The UK Supreme Court has for the first time examined the statutory concept of a "defective product" under the strict product liability regime in the Consumer Protection Act 1987 (CPA). This consideration by the highest court authority took place in the judgment of Hastings v Finsbury Orthopaedics Ltd  UKSC 19, the latest in the series of claims arising out of metal-on-metal (MoM) hip prostheses.
The Supreme Court upheld the lower courts' findings that Mr Hastings (the Appellant) had failed to prove that the Mitch-Accolade hip replacement (MITCH-Accolade HR) was defective under the CPA. This is a welcome decision for manufacturers, as it indicates that the courts will refuse to look at raw evidence put forward by a claimant in isolation, and will instead place it within the wider picture.
It also serves as a helpful reminder of the statutory test for establishing a "defect" under the CPA which has been endorsed by the Supreme Court and confirms the tests set out in the seminal decisions of Wilkes/Gee v DePuy. It is now clear that the relevant expectation applied by Andrews J in Gee stands for medical devices such that there can be no entitlement to a complete level of safety and where there is a propensity of risk (such as the shedding of metal debris from wear of a prosthesis that can cause soft tissue damage) that is not determinative of a defect. Similarly, a product recall will not automatically give rise to evidence of a defect. This will be very helpful to manufacturers when carrying out a risk assessment following a suspected safety incident and balancing the need for corrective action against the risk of follow on claims.
The Supreme Court confirmed the objective test employed by the High Court with respect to the concept of "defect" by Wilkes v DePuy International Ltd  EWHC 3096 (QB) and Gee v DePuy International Ltd  EWHC 1208 (QB), and also the CJEU in W v Sanofi Pasteur MSD SNC (Case C-621/15).
In summary, a product is defective under the CPA when, in all the circumstances, it fails to meet the standard of safety that the public at large is generally entitled to expect at the time when it is introduced to the market. In this context, "safety" is considered with regard to the risk of death or personal injury, as well as damage to property. The court may consider a number of factors in respect of the level of safety, including the purpose of the product, instructions for use and warnings, presentation of the product, expected use and time when it was put into circulation.
The CPA creates liability without fault. This means that it is irrelevant whether the manufacturer is at fault or not, and the claimant need only prove that:
This is a welcome judgment for manufacturers of both medical devices and products more generally. The Court refrained from applying the provisions of the CPA in a benevolent manner, which showcases the required balance between the need to encourage innovation, and the need to protect consumers.
In taking this approach, the Supreme Court rejected the Appellant's argument that the evidence he put forward gave rise to a non-rebuttable presumption of a defect.Importance of factual context: statistical data and withdrawal from the market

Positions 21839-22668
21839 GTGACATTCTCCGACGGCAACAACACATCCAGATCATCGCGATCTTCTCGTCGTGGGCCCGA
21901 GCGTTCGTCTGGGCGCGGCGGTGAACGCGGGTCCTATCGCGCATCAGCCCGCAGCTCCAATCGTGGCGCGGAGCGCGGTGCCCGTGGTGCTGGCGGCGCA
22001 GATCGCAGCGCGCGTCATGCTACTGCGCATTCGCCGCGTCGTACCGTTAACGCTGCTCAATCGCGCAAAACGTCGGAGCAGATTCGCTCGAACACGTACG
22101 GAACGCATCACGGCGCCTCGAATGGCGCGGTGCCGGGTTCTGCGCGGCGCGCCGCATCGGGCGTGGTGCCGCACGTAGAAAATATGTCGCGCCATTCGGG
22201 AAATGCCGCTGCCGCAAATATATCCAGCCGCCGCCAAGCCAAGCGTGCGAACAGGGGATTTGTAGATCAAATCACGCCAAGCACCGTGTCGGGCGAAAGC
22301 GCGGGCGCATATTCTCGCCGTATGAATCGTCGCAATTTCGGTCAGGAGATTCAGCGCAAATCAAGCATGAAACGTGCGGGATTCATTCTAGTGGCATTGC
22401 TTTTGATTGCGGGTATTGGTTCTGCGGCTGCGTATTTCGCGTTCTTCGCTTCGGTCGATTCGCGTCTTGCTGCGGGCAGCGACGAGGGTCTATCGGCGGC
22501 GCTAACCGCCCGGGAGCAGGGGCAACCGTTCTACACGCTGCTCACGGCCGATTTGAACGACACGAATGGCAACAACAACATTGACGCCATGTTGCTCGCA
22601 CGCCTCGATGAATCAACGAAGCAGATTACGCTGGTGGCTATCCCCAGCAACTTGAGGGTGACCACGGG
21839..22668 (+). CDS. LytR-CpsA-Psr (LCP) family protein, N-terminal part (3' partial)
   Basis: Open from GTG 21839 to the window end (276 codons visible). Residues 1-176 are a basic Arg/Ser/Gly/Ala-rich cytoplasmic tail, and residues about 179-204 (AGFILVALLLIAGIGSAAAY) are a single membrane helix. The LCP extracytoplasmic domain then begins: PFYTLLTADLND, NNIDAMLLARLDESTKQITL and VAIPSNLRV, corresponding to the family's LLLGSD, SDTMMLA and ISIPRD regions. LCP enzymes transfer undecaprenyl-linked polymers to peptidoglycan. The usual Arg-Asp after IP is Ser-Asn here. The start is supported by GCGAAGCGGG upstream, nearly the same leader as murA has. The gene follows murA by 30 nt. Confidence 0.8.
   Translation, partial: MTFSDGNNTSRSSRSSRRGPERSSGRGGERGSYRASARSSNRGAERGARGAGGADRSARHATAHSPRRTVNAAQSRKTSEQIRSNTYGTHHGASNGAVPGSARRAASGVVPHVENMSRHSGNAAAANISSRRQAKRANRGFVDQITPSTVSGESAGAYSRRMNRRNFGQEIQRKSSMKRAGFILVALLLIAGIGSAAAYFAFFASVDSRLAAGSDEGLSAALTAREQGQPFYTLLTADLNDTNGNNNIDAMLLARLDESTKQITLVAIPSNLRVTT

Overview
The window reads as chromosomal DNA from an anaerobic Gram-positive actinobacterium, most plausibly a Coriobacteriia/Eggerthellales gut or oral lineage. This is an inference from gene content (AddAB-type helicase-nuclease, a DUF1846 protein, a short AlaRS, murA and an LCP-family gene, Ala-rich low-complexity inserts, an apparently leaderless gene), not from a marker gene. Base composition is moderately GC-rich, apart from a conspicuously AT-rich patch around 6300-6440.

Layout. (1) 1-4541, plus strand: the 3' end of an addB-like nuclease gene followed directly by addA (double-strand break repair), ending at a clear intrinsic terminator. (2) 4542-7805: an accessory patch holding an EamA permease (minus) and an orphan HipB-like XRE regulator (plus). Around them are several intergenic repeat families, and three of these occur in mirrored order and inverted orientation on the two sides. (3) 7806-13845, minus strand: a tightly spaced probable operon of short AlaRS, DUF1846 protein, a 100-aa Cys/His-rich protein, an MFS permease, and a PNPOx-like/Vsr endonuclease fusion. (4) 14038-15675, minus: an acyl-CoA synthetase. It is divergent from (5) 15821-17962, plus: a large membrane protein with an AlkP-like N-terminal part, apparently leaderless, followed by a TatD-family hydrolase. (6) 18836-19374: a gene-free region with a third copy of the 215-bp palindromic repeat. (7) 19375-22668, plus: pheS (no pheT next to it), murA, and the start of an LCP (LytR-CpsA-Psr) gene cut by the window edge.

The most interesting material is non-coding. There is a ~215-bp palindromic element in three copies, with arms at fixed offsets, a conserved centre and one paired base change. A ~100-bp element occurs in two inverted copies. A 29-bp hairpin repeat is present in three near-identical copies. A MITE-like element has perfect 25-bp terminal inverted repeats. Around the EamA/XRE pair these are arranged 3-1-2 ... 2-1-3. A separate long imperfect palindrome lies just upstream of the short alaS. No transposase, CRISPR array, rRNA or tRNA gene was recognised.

The Supreme Court warned against taking statistical evidence at face value. In isolation, the numbers that the Appellant put forward indicated that the probability of a MITCH-Accolate HR requiring revision surgery was significantly higher than for other similar hip replacement products. The Court however emphasised the importance of challenging and qualifying statistical data with regard to its factual context. The Court thus approached this data through a wider lens than the raw numbers themselves, and took into consideration the lowered threshold for revision surgery due to widespread media coverage and clinicians' fears of further complications developing, as well as the typical recipient of a Mitch-Accolate HR being young and active.
Similarly, the Court rejected that an adverse inference could be drawn from the manufacturers' action of withdrawing the MITCH-Accolade HR from the market. Both the timing of the withdrawal, and the other commercial considerations at play, were analysed. The declining sales of the MITCH-Accolade HR, coupled with the fact that it was withdrawn before the Medical Device Alert (MDA) and urgent Field Safety Notice (FSN) were issued, led the Court to conclude that withdrawing the MITCH-Accolade HR was not determinative of it being defective.
Product-specific evidence required
The Court refused to place any weight on evidence of failing MoM prostheses generally, and instead highlighted that the only evidence of use was that concerning the MITCH-Accolade HR product specifically.
The Court disregarded the evidence that had been put forward by the experts, who, while familiar with MoM prostheses in general, had not used the MITCH-Accolade HR in their practice. Similarly, the timing of the MDA for MoM prosthesis generally was seen as irrelevant: only the MDA for the MITCH-Accolade HR specifically was seen to be useful by the Court.
Product recall not determinative of a defect
The Court did not accept the Appellant's argument that the Respondent's act of withdrawing the MITCH-Accolade HR from the market was determinative of the product being defective. The Court refused to draw an adverse inference from the Respondent's voluntary decision to withdraw, and instead found that the withdrawal was driven by commercial considerations, in particular the lack of business sense in renewing a supply agreement when sales were sharply declining.
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